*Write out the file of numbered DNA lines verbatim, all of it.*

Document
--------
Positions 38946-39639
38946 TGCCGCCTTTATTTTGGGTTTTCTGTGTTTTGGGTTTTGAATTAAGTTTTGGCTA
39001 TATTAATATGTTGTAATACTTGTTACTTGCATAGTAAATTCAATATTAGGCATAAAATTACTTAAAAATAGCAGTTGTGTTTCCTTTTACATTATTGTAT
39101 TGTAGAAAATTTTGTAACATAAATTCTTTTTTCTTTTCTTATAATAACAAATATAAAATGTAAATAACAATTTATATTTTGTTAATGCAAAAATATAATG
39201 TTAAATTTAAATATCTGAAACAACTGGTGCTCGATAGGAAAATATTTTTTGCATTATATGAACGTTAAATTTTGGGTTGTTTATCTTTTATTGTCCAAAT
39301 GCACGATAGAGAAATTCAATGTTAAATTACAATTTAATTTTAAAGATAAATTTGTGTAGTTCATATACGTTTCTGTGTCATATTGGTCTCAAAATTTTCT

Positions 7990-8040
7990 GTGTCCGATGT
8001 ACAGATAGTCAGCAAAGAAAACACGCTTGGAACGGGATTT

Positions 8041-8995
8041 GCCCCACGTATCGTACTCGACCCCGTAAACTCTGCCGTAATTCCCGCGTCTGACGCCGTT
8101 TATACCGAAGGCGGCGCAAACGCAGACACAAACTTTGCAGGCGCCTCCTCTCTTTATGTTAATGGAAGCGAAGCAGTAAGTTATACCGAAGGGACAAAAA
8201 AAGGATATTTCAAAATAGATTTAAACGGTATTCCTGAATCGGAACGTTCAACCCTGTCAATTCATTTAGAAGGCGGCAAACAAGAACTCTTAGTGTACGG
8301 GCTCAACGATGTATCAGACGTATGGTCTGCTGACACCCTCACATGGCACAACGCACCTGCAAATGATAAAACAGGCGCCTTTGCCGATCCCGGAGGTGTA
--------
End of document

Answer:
Positions 38946-39639
38946 TGCCGCCTTTATTTTGGGTTTTCTGTGTTTTGGGTTTTGAATTAAGTTTTGGCTA
39001 TATTAATATGTTGTAATACTTGTTACTTGCATAGTAAATTCAATATTAGGCATAAAATTACTTAAAAATAGCAGTTGTGTTTCCTTTTACATTATTGTAT
39101 TGTAGAAAATTTTGTAACATAAATTCTTTTTTCTTTTCTTATAATAACAAATATAAAATGTAAATAACAATTTATATTTTGTTAATGCAAAAATATAATG
39201 TTAAATTTAAATATCTGAAACAACTGGTGCTCGATAGGAAAATATTTTTTGCATTATATGAACGTTAAATTTTGGGTTGTTTATCTTTTATTGTCCAAAT
39301 GCACGATAGAGAAATTCAATGTTAAATTACAATTTAATTTTAAAGATAAATTTGTGTAGTTCATATACGTTTCTGTGTCATATTGGTCTCAAAATTTTCT

Positions 7990-8040
7990 GTGTCCGATGT
8001 ACAGATAGTCAGCAAAGAAAACACGCTTGGAACGGGATTT

Positions 8041-8995
8041 GCCCCACGTATCGTACTCGACCCCGTAAACTCTGCCGTAATTCCCGCGTCTGACGCCGTT
8101 TATACCGAAGGCGGCGCAAACGCAGACACAAACTTTGCAGGCGCCTCCTCTCTTTATGTTAATGGAAGCGAAGCAGTAAGTTATACCGAAGGGACAAAAA
8201 AAGGATATTTCAAAATAGATTTAAACGGTATTCCTGAATCGGAACGTTCAACCCTGTCAATTCATTTAGAAGGCGGCAAACAAGAACTCTTAGTGTACGG
8301 GCTCAACGATGTATCAGACGTATGGTCTGCTGACACCCTCACATGGCACAACGCACCTGCAAATGATAAAACAGGCGCCTTTGCCGATCCCGGAGGTGTA